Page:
Dr. John Lott had an op-ed in Investor’s Business Daily noting that we will continue to have confirmation battles such as Justice Brett Kavanaugh’s.
Judicial confirmations have become a blood sport, as the lengthy approval of Brett Kavanaugh showed. Wasn’t it just weeks ago at John McCain’s funeral that Democrats were calling for more civility in politics? We didn’t use to fight so much over Supreme Court nominations.
Eighty-seven justices were nominated between 1789 and 1950, and the time from nomination to Senate vote averaged just over 11 days. But this changed dramatically over the next half century. From 1951 through 1975, the average confirmation process increased to more than 50 days.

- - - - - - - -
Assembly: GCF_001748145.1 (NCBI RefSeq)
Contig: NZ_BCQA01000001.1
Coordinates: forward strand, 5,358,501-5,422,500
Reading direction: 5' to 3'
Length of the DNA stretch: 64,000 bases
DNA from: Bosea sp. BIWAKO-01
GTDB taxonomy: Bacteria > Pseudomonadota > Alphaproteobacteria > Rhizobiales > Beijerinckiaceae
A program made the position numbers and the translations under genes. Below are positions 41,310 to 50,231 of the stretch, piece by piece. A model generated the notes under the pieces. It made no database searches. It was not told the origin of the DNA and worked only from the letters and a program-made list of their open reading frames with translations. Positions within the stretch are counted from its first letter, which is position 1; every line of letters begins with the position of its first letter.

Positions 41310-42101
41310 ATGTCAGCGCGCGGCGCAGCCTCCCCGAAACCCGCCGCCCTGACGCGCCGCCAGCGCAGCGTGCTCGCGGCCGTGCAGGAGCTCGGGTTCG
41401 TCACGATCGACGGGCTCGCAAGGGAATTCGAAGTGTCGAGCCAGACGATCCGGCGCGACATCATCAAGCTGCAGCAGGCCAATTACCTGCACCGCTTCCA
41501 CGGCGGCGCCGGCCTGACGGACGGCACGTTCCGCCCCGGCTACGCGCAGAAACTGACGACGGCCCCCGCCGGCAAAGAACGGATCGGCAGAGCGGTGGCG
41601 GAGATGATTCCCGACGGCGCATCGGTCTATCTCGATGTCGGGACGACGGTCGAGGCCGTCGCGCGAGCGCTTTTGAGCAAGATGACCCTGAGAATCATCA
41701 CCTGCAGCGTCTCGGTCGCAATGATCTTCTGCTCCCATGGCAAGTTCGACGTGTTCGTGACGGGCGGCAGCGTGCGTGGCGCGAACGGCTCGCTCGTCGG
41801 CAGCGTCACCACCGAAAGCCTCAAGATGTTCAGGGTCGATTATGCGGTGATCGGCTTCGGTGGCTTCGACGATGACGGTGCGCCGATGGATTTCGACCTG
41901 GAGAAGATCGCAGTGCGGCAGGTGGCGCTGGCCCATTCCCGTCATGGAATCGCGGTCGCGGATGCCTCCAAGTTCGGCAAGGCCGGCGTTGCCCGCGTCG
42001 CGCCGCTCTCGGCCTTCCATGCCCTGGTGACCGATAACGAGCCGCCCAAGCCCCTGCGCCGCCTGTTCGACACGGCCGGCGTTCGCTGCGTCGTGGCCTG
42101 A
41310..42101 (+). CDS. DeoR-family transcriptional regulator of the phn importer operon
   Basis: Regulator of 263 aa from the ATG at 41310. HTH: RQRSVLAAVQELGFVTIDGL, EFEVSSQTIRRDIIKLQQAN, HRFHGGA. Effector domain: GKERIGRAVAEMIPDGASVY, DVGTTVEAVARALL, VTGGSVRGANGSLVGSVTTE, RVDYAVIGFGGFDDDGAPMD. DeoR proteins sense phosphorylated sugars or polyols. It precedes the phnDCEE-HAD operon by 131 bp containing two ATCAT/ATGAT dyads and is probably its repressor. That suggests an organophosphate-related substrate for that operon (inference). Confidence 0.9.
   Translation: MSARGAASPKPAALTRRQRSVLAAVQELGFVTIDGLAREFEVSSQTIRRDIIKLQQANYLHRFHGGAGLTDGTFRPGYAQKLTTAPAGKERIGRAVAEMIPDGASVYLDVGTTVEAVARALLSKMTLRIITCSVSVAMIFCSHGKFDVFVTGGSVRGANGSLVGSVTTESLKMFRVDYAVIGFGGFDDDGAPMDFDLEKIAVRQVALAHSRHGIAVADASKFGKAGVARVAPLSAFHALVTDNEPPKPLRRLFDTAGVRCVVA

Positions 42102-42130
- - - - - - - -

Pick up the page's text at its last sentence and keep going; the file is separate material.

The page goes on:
Between 1976 and the present, it has averaged at least 75 days (the average rises to 90 days if we count Merrick Garland, whose nomination lapsed after a new congress was seated in 2017).
Democrats have opposed Brett Kavanaugh both times that he has been considered for a judgeship. When he was nominated to the D.C. Circuit Court in 2003, his confirmation battle lasted 1,036 days, 3.5 times longer that Garland’s. There were no allegations of sexual misconduct that caused that delay.